A man who repeatedly broke into property and stole tools and items being used to renovate a long-vacant farmhouse likely will remain sentenced to 50 years in prison, even though the Indiana Court of Appeals vacated two of his convictions as violations of the prohibition against double jeopardy.
In Shane L. Keller v. State of Indiana, 88A04-1404-CR-168, the appeals panel ruled that two convictions for Class D felony receiving stolen property were based on the same factual elements that formed the basis for the convictions on Class D felony theft charges. The panel remanded with instructions to vacate the receiving stolen property convictions.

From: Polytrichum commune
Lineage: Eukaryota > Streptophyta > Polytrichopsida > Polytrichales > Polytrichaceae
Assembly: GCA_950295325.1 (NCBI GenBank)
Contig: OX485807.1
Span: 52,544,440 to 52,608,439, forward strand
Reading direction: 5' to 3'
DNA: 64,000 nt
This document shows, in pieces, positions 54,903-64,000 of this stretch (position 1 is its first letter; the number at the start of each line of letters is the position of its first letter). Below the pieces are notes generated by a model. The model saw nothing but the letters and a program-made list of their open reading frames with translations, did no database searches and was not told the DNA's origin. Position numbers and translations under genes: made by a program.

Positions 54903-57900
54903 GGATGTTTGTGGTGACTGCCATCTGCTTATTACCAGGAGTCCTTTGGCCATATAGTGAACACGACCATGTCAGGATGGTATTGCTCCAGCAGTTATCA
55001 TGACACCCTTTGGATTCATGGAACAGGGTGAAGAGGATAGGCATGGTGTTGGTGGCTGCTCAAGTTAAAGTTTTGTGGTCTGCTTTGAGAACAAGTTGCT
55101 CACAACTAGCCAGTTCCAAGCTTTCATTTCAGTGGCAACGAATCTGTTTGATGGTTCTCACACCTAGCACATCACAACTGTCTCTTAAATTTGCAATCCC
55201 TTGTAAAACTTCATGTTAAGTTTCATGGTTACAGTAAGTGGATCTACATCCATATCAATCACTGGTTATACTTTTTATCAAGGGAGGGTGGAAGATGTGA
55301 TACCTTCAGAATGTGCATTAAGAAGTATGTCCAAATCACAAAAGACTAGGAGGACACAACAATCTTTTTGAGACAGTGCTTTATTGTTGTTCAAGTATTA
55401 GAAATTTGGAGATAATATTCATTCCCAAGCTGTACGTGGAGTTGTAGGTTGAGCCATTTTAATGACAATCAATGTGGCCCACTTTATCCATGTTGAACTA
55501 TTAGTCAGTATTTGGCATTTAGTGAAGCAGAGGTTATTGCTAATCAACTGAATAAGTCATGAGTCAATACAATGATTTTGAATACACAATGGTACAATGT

Keller also was convicted of two counts of Class B felony burglary, one count of Class C felony burglary, three counts of Class D felony theft, and he was adjudicated a habitual offender. He was sentenced to maximum penalties on each of the eight convictions to run concurrently, for an aggregate 20 years executed. The trial court imposed a 30-year enhancement to the Class B felony burglary conviction, for a total executed sentence of 50 years. Vacating the two receiving convictions therefore is not likely to reduce the sentence.
Writing for the panel, Judge James Kirsch closed the opinion with a footnote explaining the panel had not reached Keller’s argument that the sentence was inappropriate in light of the nature of the offense and his character.
“Because this issue could be raised on a subsequent appeal, we remind Keller that an extensive criminal history is a significant factor in our evaluation of the character of the offender when reviewing whether a sentence is inappropriate,” Kirsch wrote.